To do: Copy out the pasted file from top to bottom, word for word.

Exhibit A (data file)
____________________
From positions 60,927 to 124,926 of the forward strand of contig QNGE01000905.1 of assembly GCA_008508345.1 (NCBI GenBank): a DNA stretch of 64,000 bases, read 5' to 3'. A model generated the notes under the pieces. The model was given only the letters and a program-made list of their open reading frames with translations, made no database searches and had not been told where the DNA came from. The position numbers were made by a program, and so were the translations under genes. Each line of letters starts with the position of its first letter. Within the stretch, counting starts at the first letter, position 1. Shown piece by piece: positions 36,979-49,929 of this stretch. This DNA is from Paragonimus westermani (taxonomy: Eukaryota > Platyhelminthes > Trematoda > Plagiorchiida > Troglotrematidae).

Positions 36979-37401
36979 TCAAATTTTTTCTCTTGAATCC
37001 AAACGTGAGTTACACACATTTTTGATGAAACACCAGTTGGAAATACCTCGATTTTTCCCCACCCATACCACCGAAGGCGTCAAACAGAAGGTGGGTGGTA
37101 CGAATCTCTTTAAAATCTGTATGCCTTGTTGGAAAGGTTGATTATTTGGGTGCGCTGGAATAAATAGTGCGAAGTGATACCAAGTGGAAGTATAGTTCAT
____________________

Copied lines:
From positions 60,927 to 124,926 of the forward strand of contig QNGE01000905.1 of assembly GCA_008508345.1 (NCBI GenBank): a DNA stretch of 64,000 bases, read 5' to 3'. A model generated the notes under the pieces. The model was given only the letters and a program-made list of their open reading frames with translations, made no database searches and had not been told where the DNA came from. The position numbers were made by a program, and so were the translations under genes. Each line of letters starts with the position of its first letter. Within the stretch, counting starts at the first letter, position 1. Shown piece by piece: positions 36,979-49,929 of this stretch. This DNA is from Paragonimus westermani (taxonomy: Eukaryota > Platyhelminthes > Trematoda > Plagiorchiida > Troglotrematidae).

Positions 36979-37401
36979 TCAAATTTTTTCTCTTGAATCC
37001 AAACGTGAGTTACACACATTTTTGATGAAACACCAGTTGGAAATACCTCGATTTTTCCCCACCCATACCACCGAAGGCGTCAAACAGAAGGTGGGTGGTA
37101 CGAATCTCTTTAAAATCTGTATGCCTTGTTGGAAAGGTTGATTATTTGGGTGCGCTGGAATAAATAGTGCGAAGTGATACCAAGTGGAAGTATAGTTCAT